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That's not true at all...those people who will use an index are not people
who will necessarily read the whole document (that is, after all, the whole
reason that the index exists, and savvy readers know this).
My point is that if you define the term at the beginning of the narrative,
then the whole put it in the glossary and index the glossary becomes
My reasoning is thus:
1. If that reader is like me and everyone else I know, s/he will go through
the page references, find the entries that span multiple pages, and go there
to see if it is what s/he needs (usually the discussion of the topic). If
the definition is on that page, the event ends.
I get aggravated with entries that only include the first page, forcing me
to look at each to whittle down to the actual discussion of that topic.
2. Single page references are used only as a last resort, and most index
page references in page order. Since the glossary generally occurs *at the
end* of the manual, that reference will be the last one, and will generally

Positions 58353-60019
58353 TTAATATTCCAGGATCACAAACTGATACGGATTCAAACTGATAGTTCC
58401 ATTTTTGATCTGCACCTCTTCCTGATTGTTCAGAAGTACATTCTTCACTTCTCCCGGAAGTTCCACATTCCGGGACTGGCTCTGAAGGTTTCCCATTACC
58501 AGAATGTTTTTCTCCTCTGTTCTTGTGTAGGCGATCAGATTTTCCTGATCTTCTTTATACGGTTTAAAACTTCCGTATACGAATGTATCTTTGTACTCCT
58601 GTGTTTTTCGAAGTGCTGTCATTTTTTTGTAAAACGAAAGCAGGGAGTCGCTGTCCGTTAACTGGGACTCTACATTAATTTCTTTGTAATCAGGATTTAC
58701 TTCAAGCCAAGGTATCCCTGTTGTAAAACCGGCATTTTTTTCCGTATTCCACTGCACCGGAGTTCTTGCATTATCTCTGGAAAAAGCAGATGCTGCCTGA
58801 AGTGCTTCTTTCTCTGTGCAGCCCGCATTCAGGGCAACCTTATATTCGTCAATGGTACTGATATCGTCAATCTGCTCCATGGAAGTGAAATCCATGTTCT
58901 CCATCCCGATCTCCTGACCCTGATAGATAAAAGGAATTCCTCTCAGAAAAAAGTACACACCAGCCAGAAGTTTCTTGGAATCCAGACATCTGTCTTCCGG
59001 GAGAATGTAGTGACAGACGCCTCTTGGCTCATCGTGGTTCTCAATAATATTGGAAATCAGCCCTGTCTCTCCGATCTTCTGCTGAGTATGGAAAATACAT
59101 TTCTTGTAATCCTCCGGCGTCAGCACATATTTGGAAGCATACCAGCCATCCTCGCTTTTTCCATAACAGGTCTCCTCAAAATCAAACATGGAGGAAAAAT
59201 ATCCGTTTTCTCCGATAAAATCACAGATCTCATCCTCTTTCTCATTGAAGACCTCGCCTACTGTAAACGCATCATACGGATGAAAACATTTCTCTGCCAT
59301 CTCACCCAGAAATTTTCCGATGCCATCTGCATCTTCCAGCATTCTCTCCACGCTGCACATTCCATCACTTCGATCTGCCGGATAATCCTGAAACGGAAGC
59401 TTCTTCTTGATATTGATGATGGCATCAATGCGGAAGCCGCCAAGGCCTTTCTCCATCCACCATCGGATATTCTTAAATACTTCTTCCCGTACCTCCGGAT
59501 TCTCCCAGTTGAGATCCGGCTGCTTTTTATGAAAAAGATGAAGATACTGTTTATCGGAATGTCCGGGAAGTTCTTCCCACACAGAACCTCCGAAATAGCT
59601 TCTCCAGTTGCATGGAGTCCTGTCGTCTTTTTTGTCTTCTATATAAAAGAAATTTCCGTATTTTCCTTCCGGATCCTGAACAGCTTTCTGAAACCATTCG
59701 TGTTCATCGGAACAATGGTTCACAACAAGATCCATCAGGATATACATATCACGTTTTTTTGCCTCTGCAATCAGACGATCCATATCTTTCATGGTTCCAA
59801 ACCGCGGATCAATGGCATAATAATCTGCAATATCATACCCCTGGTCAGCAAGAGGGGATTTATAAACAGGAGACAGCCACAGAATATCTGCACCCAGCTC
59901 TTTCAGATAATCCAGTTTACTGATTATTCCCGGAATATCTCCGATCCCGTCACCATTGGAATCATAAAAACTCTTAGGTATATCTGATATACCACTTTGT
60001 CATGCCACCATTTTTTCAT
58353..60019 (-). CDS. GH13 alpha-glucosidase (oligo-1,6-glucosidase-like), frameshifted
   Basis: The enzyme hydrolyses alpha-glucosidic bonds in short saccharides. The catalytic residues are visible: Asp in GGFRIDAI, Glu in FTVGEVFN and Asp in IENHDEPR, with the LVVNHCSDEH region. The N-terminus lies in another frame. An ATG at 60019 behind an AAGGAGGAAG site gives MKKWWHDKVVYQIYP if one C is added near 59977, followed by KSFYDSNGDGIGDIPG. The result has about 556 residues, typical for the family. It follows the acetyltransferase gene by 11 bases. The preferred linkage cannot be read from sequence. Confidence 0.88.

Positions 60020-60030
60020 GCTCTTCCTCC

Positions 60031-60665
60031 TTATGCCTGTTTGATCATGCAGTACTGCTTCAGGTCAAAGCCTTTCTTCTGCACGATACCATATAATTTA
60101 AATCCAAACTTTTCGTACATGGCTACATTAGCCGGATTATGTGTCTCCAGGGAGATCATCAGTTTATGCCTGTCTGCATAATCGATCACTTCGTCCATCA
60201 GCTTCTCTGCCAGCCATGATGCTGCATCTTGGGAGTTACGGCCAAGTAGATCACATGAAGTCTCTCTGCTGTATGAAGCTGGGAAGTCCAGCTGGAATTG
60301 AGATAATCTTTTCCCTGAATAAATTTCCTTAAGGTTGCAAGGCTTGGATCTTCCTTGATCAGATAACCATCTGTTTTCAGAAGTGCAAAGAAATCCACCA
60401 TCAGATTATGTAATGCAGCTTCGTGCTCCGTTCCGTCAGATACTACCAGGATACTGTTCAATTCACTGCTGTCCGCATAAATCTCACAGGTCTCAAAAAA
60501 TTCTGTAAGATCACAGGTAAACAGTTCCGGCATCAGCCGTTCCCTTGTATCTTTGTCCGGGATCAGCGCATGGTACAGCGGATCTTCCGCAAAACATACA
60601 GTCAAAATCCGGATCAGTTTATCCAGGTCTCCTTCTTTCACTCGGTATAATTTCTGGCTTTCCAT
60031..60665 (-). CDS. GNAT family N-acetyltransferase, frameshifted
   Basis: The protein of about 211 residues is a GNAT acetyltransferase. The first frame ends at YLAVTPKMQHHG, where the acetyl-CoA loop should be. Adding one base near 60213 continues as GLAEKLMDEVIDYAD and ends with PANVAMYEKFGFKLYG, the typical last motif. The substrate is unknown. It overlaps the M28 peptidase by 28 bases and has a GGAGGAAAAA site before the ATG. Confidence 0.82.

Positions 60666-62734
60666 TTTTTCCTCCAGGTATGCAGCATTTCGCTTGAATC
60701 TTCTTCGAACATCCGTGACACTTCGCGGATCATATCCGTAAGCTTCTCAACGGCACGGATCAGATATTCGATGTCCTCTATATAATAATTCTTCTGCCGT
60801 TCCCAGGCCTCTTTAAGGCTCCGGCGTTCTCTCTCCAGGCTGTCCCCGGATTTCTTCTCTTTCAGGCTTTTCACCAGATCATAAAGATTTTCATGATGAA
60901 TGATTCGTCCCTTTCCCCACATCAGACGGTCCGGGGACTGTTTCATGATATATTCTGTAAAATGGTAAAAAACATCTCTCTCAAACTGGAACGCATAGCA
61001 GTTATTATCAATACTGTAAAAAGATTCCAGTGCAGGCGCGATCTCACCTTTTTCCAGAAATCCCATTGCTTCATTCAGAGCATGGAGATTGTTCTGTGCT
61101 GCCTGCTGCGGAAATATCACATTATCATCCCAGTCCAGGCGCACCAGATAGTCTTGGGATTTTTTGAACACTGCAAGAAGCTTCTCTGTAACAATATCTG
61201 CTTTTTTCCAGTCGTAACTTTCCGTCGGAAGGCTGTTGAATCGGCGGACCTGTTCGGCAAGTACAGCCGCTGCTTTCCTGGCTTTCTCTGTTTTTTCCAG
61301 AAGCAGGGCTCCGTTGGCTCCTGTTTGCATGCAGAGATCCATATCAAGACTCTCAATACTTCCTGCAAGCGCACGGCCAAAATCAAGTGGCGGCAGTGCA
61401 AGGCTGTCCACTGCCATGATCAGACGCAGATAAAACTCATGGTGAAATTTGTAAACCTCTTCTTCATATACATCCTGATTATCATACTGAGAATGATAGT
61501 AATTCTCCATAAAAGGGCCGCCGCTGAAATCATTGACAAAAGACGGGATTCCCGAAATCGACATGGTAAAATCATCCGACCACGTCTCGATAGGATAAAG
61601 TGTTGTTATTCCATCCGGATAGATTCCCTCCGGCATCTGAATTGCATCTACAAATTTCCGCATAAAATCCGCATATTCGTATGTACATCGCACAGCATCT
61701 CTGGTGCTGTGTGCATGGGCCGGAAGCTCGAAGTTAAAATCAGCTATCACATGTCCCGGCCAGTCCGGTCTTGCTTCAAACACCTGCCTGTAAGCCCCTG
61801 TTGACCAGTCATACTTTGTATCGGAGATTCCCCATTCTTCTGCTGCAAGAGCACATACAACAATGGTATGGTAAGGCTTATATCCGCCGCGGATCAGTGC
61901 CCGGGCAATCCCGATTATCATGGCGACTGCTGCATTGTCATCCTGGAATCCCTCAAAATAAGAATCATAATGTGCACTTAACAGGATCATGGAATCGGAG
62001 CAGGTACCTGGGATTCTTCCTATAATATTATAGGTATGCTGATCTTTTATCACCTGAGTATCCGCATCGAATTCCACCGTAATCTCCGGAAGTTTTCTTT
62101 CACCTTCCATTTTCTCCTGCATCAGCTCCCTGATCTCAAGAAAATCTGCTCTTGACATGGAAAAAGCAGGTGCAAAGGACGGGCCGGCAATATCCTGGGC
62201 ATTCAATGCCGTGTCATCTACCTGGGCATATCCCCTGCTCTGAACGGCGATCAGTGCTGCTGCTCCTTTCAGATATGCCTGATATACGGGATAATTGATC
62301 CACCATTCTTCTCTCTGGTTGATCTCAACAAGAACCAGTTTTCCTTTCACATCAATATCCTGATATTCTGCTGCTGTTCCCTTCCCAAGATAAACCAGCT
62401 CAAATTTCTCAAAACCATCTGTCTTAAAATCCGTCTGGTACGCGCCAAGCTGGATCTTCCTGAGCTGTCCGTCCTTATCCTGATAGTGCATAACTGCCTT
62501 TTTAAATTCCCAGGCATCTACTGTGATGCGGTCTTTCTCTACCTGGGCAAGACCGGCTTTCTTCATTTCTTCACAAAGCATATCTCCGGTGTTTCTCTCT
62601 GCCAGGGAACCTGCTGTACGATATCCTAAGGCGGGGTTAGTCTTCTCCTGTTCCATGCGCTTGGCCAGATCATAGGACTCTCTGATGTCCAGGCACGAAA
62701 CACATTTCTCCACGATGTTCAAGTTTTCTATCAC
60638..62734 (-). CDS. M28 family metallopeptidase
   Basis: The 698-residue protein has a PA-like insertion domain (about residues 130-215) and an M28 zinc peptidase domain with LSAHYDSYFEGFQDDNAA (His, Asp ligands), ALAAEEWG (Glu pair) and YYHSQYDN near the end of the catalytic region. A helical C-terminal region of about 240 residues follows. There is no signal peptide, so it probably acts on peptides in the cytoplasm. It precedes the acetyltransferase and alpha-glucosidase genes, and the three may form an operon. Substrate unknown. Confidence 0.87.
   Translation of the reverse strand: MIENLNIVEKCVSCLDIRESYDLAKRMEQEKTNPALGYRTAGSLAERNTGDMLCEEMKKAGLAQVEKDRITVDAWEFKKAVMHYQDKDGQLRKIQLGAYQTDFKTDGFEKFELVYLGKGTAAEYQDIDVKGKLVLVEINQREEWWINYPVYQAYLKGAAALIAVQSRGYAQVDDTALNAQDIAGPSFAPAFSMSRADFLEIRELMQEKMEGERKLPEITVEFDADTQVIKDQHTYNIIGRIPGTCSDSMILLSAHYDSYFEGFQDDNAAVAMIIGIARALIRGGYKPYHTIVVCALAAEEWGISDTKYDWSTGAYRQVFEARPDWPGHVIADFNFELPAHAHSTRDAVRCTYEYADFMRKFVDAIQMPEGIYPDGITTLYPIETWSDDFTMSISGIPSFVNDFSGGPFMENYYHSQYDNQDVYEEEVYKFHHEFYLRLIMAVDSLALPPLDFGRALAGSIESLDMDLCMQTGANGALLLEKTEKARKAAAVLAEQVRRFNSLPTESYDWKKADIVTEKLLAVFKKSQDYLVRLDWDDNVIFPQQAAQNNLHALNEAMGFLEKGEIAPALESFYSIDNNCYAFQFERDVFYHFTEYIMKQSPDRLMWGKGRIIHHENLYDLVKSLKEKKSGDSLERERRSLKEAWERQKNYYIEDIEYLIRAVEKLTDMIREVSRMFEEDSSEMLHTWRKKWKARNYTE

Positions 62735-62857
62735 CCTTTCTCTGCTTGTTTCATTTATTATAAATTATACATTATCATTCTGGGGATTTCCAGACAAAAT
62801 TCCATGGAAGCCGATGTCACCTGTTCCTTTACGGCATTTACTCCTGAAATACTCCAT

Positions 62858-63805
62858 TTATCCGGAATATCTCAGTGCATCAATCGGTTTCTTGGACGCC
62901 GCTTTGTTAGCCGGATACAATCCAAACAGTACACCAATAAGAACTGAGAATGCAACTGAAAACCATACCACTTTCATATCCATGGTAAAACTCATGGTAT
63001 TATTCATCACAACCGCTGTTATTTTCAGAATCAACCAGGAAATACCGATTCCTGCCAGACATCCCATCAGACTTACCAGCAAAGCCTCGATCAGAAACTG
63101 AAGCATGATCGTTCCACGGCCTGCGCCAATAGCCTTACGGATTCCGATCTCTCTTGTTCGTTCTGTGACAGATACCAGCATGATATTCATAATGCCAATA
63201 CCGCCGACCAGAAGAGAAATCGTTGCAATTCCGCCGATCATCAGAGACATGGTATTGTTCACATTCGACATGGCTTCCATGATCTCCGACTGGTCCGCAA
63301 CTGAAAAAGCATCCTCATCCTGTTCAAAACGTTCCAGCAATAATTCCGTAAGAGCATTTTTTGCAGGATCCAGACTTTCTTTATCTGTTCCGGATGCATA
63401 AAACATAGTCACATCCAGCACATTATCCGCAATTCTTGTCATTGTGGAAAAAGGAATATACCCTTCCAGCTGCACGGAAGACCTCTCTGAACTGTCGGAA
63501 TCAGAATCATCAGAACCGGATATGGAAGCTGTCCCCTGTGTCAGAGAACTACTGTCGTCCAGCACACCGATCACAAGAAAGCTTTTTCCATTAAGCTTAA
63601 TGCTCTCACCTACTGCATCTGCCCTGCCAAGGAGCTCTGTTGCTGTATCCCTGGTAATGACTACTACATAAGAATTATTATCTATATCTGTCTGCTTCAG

not be tried until the end. The reader has more than likely already found
the definition, or gotten frustrated and quit (if the entries are lengthy).
Now, if you're ordering your index references carefully, and include
sub-entries, then this shouldn't be an issue. That takes a lot of work,
I'm not arguing one way or another. I think it is a good idea to include a
reference to the glossary entry. However, I also think it is a better idea
to ensure that all terms are clearly defined in the text and make sure that
is referenced in the text.
----- Original Message -----
From: "Kat Nagel, MasterWork Consulting" <mlists -at- masterworkconsulting -dot- com>
To: "TECHWR-L" <techwr-l -at- lists -dot- raycomm -dot- com>
Sent: Thursday, April 03, 2003 12:14 PM
Subject: Re: Quick and Easy Poll
> >Wouldn't that be a non-issue *if* you included a clear definition of
> >the term on the first page of the discussion, before the narratives?
> >Jeff Hanvey
> Sure, if you know that all your users will read the manual like a
> novel from front to back. These days, with so much to do and so
> little time, I think it's more likely that a user will want a
> specific bit of information *right now* and become irritated, like my
> client's VP, at any delay. Providing a glossary in printed material
> and including the terms in the index seems like a simple way to cover
> all bases...erm...user types
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